SimPy 3.0.2 has just been released. It fixes the default capacity for Container, Store and FilterStore, which is now unlimited.
What is SimPy?
SimPy is a process-based discrete-event simulation framework based on standard Python. Its event dispatcher is based on Python’s generators and can also be used for asynchronous networking or to implement multi-agent systems (with both, simulated and real communication).
SimPy 3 has been rewritten from scratch. This is the original release announcement:
After one and a half year of development and many iterations, prototypes, and endless discussions, we now proudly release SimPy 3.
SimPy 3 has been completely rewritten from scratch. Our main goals were to simplify the API and code base as well as making SimPy more flexible and extensible. Some of the most important changes are:
- Stronger focus on events. Processes yield event instances and are suspended until the event is triggered. An example for an event is a timeout (formerly known as hold), but even processes are now events, too (you can wait until a process terminates).
- Events can be combined with & (and) and | (or) to create condition events.
- Process can now be defined by any generator function. You don’t have to subclass Process anymore.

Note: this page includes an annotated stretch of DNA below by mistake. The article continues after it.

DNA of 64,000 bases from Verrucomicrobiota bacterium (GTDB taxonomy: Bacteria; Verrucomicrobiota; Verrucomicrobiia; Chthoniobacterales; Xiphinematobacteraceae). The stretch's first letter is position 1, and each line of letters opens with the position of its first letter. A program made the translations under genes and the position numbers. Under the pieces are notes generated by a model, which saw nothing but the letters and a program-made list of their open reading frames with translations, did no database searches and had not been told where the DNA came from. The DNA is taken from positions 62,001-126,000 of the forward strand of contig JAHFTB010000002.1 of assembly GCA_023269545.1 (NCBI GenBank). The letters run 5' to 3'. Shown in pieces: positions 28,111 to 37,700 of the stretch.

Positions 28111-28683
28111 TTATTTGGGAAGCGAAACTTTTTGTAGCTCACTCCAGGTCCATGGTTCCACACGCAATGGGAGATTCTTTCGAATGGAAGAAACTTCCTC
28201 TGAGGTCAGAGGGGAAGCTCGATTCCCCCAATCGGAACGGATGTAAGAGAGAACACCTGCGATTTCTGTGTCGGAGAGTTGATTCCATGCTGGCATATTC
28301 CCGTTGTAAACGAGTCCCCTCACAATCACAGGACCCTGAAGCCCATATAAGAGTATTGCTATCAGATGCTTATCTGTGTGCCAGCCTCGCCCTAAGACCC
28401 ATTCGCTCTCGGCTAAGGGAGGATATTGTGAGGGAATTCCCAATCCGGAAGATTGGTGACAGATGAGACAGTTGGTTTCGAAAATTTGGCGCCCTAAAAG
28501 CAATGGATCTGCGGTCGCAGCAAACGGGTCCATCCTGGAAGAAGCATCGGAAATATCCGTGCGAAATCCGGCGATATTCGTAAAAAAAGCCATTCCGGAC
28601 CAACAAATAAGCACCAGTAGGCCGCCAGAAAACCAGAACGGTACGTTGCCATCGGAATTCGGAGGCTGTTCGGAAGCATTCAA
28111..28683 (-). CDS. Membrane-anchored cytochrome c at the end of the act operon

- No more global simulation state. Every simulation stores its state in an environment which is comparable to the old Simulation class.
- Improved resource system with newly added resource types.
- Removed plotting and GUI capabilities. Pyside and matplotlib are much better with this.
- Greatly improved test suite. Its cleaner, and the tests are shorter and more numerous.
- Completely overhauled documentation.
There is a guide for porting from SimPy 2 to SimPy 3. If you want to stick to SimPy 2 for a while, change your requirements to 'SimPy>=2.3,<3'.
All in all, SimPy has become a framework for asynchronous programming based on coroutines. It brings more than ten years of experience and scientific know-how in the field of event-discrete simulation to the world of asynchronous programming and should thus be a solid foundation for everything based on an event loop.
SimPy 3 is dedicated to Klaus G. Müller and Tony Vignaux who originally created SimPy in 2002. Without their hard work and efforts to create and document SimPy and to build a friendly community around it, we wouldn’t be where we are today. Thank you!